Gaming Bars Play Kickstarter for Funding
If Ryan Thauburn and Jonathan Niess succeed, Houston’s downtown scene will have two more levels to master.
Both men are running crowdfunding campaigns for video game-themed bars. We’re talking establishments centered entirely around video games, not just a dive with 8-bit wallpaper.
“The only things I’ve ever wanted to do in life are comedy, video games and drinking,” Thauburn said. “If I can do two out of three of those, I feel like I’m still winning.”
Thauburn wants to open Press Start, a bar across from Neil’s centered around console games.
Niess shows similar passion for his proposed bar, Warlocks Games and Beer. He and a friend decided to chase a dream and build a bar on Milby Street for all kinds of gaming.
“It ended up becoming just the perfect idea for us,” Niess said.
Niess and Thauburn have intricate plans and passion for giving Houston gamers a place to socialize and drink. However, their campaigns are struggling.
As of writing, Thauburn’s Kickstarter has collected $6,125 of its $50,000 goal with six days left. Niess has collected $1,881 of his $40,000 goal, though he has 39 days left and can keep his funds from Indiegogo.
Both men are realistic about falling short of their goals, citing publicity as an important objective.
“It’s as much about the publicity and the people seeing it as it is about actually raising,” Thauburn said.
He said the campaign has attracted attention from potential investors who could help make Press Start a reality. Even if his campaign fails, the publicity will be valuable.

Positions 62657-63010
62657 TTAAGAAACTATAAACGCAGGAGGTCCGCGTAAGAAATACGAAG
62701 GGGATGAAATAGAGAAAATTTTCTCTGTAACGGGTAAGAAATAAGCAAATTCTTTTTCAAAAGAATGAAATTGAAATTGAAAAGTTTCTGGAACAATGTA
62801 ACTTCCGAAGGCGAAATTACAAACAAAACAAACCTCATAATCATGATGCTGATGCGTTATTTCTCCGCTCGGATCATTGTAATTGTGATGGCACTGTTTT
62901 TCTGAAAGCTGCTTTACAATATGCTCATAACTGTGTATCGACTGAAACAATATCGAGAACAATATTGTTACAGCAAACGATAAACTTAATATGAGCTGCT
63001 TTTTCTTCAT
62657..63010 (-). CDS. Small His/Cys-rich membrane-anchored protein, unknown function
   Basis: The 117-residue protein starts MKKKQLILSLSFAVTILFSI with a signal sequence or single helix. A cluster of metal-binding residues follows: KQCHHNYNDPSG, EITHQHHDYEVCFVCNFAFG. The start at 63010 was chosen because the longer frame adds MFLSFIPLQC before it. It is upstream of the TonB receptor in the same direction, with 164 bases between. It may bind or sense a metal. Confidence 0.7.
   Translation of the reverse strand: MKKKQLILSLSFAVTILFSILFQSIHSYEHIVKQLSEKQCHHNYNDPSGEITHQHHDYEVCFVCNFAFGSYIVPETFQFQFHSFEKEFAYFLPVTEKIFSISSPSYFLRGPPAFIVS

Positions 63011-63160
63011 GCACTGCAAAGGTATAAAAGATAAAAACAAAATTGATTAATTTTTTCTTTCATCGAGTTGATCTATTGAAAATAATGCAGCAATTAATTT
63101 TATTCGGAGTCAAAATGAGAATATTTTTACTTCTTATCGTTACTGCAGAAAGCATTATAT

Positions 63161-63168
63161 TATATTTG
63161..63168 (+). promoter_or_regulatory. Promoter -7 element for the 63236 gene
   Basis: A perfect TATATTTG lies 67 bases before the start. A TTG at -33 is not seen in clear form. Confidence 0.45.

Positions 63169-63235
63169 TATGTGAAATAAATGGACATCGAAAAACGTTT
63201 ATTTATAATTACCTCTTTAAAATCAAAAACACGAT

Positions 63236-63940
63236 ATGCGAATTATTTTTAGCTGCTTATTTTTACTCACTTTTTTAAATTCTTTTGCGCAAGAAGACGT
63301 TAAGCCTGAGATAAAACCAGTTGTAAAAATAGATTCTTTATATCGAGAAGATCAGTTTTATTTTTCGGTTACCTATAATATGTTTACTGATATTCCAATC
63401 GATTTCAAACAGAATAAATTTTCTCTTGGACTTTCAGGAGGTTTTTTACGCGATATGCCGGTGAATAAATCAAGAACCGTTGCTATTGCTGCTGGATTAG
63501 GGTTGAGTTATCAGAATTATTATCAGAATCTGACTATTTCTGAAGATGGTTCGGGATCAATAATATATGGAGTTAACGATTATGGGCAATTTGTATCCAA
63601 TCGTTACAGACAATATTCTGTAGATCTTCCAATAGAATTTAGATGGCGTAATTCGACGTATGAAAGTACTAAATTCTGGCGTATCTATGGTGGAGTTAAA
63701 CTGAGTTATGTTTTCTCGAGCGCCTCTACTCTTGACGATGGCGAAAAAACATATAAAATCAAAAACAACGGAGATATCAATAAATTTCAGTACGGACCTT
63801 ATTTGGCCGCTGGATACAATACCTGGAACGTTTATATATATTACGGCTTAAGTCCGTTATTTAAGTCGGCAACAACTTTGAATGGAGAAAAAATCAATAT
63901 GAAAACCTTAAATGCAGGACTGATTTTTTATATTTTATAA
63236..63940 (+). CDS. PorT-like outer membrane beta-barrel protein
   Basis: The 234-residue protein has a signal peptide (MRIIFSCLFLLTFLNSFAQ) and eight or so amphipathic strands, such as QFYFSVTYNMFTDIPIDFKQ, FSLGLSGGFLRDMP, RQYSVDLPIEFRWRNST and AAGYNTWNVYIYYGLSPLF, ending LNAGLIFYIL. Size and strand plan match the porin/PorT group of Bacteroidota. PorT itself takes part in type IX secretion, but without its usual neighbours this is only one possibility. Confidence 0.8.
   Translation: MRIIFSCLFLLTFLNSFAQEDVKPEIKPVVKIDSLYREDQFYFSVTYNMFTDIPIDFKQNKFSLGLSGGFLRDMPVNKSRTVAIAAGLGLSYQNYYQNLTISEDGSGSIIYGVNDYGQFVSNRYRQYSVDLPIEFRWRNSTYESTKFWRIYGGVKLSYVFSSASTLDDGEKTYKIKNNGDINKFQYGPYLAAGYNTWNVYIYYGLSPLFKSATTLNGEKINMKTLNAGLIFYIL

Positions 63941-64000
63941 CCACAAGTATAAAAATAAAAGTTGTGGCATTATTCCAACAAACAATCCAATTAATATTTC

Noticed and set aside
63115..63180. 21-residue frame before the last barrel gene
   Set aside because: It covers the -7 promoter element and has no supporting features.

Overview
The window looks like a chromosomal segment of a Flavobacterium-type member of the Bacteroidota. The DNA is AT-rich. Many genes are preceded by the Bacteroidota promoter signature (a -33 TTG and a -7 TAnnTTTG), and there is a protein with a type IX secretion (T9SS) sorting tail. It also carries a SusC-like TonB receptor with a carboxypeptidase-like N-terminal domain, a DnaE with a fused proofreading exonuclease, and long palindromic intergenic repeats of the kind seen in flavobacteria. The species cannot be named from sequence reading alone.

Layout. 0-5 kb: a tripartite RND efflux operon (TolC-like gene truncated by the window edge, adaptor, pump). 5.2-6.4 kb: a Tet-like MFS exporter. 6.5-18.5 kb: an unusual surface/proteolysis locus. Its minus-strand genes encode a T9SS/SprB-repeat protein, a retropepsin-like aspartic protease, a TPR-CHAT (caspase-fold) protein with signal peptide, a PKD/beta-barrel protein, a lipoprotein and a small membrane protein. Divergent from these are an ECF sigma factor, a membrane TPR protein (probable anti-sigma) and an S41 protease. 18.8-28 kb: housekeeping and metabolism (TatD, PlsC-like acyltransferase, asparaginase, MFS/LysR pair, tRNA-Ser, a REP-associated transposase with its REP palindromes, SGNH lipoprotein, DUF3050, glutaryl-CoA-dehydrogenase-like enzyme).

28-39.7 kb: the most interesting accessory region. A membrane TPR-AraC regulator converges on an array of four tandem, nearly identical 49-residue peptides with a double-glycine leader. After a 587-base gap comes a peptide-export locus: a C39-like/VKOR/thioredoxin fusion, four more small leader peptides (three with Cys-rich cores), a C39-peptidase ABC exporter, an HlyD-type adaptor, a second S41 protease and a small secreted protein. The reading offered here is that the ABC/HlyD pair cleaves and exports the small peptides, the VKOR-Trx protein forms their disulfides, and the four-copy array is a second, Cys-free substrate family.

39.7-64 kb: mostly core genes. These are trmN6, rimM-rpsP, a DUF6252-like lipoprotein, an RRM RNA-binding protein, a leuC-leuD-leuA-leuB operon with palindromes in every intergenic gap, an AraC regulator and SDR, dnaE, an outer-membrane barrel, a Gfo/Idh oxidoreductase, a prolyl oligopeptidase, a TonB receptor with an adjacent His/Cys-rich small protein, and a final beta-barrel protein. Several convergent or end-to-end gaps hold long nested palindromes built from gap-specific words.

“Indiegogo gives us our only source of funding at the moment,” Niess said. “We have other options for funding, but we felt like this was the right way to let people know about it.”
Panelists discussing Kickstarter at Comicpalooza said something similar.
“If you do happen to have a failure the first time, that could turn out to be a blessing,” said Eric Calderon, whose failed initial campaign for the Sebbo bought him the publicity for a successful second attempt. “It’s kind of a way of building a community.”
A Community Worth Building
Niess and Thauburn want to build up the same community, albeit with slightly different audiences.
Warlocks will feature video games, tabletop RPGs, and board games. It aims for a wider experience than its competitors. Niess even wants to bring in smaller games from schools and independent developers.
Niess will also brew Warlocks’s craft beer on site.
Press Start will feature straight console games and mixed drinks.
“I’m focusing really hard on a mixology type of bar with a lounge, with purely video games stuff,” Thauburn said.
Neither man sees themselves as competing with previous gaming-focused bars like Neil’s. They’re more focused on building up the Houston gamer social scene. Thauburn and Niess both brought up the idea of a gaming-themed pub crawl between Neil’s, Press Start and Warlocks.
“We’re actually focusing a lot on trying to develop the community as a whole,” Niess said.
The fate of Press Start and Warlocks is still up in the air. Their Kickstarter and Indiegogo campaigns are still running. Niess and Thauburn are looking for additional investors.
Most of all, they still need to run the local government’s gauntlet. Nothing gets built until it’s approved by the city. Opening a bar can take up to six months.
Thauburn hopes Press Start will open by early 2015.
“Even if you’re working with people who know what they’re doing, it takes, I’m told, a minimum of two-three months,” he said.
Niess has to wait even longer for a brewing permit. He said it took Brews Brothers a year to get their license.
“The city is really weird about permitting breweries,” Niess said. “They’re just really anal about it.”
Either way, he hopes to open his doors by March 2015. With any luck, Warlocks and Press Start could be just the power-up Houston’s gamers need.
by Kyle Nazario